Public Health Scotland and NHS Education for Scotland have also developed educational resources to support the COVID-19 vaccination programme in Scotland, with vaccinators of all experience levels expected to review “core knowledge” resources and complete relevant proficiency documents with an experienced supervisor. Healthcare support workers new to vaccination practice will also have to complete a 12-unit e-learning course and undertake supervised practice.


9 November 2020 — NHS England writes to GPs asking them to nominate one site from each primary care networks (PCN) from which COVID-19 vaccines will be delivered

20 November — NHS England to decide on designated PCN-led vaccination sites

27 November — NHS England writes to pharmacies asking for applications to be come a COVID-19 vaccination site, with a deadline of 6 December

1 December — NHS England published enhanced service specification for GPs

2 December — Medicines and Healthcare products Regulatory Agency authorises use of COVID-19 vaccine manufactured by Pfizer and BioNTech

8 December — First administration of the Pfizer/BioNTech vaccine

18 December — NHS England due to tell pharmacy contractors whether their applications for site designation have been successful

11 January 2021 — Vaccination sites led by community pharmacies begin administering COVID-19 vaccines to patients

Key quotes

Health secretary Matt Hancock in a statement to the House of Commons about the Pfizer/BioNTech vaccine: “Mr Speaker, over the next few months we will see vaccines delivered in three different ways. First, we will begin vaccination in hospital hubs. Second, we will deploy through local community services, including GPs and in due course pharmacies too. And, third, we will stand up vaccination centres in conference centres and sports venues to vaccinate large numbers of people as more vaccines come on stream.”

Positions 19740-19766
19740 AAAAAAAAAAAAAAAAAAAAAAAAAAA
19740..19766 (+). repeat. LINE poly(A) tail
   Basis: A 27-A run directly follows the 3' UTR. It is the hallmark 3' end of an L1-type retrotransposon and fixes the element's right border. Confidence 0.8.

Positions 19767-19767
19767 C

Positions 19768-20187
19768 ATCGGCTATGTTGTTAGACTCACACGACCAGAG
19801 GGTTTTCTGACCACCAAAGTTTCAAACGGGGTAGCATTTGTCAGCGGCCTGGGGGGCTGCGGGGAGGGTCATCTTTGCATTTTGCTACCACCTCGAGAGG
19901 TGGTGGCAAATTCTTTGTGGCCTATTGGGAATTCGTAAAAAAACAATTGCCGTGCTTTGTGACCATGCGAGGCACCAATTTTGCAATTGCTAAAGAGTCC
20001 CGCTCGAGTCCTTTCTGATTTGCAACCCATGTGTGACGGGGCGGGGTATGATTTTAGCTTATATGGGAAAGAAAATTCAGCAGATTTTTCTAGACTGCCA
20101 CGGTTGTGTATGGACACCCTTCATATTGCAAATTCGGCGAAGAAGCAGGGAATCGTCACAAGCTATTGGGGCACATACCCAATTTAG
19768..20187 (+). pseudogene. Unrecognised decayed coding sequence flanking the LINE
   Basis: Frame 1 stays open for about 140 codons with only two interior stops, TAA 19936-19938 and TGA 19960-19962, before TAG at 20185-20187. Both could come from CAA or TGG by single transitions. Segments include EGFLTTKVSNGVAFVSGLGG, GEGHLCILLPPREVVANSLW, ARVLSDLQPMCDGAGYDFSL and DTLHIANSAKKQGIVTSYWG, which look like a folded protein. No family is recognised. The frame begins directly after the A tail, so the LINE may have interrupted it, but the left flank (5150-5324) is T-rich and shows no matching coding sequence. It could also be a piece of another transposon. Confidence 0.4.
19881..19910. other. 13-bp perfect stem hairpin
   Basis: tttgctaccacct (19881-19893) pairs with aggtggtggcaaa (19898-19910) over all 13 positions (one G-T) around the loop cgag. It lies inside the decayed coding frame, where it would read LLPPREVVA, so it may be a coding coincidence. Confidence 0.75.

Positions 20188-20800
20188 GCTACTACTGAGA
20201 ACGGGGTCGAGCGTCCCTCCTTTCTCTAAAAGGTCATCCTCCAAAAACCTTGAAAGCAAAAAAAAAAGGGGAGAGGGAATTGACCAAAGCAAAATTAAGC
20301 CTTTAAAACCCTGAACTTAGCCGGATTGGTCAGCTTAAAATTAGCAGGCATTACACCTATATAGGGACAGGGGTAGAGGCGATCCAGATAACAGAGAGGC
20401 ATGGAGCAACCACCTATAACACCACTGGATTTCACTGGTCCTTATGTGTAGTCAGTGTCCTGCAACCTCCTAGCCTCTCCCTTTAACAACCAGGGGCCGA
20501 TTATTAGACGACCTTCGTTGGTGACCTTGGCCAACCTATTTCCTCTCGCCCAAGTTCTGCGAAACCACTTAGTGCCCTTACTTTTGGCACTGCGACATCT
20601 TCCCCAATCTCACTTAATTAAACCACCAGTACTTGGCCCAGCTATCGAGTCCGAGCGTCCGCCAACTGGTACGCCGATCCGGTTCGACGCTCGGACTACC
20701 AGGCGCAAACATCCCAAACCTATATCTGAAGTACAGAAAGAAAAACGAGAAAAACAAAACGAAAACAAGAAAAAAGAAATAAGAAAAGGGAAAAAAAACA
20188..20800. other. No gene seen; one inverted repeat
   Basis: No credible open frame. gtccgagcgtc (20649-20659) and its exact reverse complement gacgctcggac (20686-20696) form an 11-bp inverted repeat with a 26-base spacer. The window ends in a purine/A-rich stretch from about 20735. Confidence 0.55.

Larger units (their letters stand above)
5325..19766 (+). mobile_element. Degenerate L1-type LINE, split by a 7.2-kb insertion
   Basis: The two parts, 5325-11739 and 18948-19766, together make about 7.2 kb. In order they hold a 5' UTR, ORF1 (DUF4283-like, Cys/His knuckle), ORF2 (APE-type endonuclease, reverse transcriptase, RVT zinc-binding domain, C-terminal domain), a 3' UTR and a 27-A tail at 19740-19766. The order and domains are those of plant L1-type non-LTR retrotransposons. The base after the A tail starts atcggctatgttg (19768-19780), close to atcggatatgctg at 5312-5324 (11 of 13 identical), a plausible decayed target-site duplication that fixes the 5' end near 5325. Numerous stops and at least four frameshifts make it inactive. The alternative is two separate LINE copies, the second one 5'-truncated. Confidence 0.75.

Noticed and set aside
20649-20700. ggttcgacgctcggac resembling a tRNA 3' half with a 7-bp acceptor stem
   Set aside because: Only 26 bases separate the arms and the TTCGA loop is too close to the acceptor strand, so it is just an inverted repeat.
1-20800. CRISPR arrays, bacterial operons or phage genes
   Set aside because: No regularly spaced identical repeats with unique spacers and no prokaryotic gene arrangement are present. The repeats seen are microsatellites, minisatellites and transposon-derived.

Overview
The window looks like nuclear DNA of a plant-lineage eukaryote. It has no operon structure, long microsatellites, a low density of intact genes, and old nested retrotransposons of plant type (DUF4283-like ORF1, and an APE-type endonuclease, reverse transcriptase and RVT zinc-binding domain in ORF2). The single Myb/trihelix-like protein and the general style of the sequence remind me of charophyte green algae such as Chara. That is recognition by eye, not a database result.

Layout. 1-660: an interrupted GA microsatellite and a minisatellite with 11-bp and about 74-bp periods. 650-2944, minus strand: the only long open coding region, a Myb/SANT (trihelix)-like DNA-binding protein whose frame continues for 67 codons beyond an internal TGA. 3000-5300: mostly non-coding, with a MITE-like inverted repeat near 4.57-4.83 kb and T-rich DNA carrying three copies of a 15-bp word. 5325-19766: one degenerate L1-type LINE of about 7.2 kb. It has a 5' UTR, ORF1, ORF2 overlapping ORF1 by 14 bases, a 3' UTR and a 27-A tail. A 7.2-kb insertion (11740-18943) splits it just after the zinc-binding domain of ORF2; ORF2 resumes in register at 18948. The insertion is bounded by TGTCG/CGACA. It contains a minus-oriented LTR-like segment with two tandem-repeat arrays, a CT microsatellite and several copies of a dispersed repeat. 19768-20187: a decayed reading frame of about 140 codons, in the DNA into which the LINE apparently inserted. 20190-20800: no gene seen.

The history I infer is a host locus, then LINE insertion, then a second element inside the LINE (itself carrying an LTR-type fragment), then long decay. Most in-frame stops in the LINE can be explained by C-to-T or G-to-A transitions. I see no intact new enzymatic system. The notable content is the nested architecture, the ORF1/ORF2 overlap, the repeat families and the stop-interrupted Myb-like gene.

Leyla Hannbeck, chief executive of the Association of Independent Multiple Pharmacies: “A small number of our members have been progressing applications to run very well-thought-through vaccination centres — the process has unfortunately proven to be not very community pharmacy-friendly and has discouraged more of our members from making an application.”

Alastair Buxton, director of NHS Services at the Pharmaceutical Services Negotiating Committee: “Site designation will only be attainable for a small number of pharmacies. Contractors will need to carefully consider whether they may be able to participate as a designated site, or if they would be better placed assisting in another way.”

Sandra Gidley, president of the Royal Pharmaceutical Society: “Pharmacists have the expertise to play a crucial role in administering COVID-19 vaccinations, having delivered on many effective flu vaccination programmes in the past. We need assurances from the NHS and governments that the programme will not disrupt our already stretched workforce, but make way for greater collaboration between health professionals and minimise the impact on routine practice.”

Last updated
The Pharmaceutical Journal, PJ January 2021, Vol 306, No 7945;306(7945)::DOI:10.1211/PJ.2020.20208621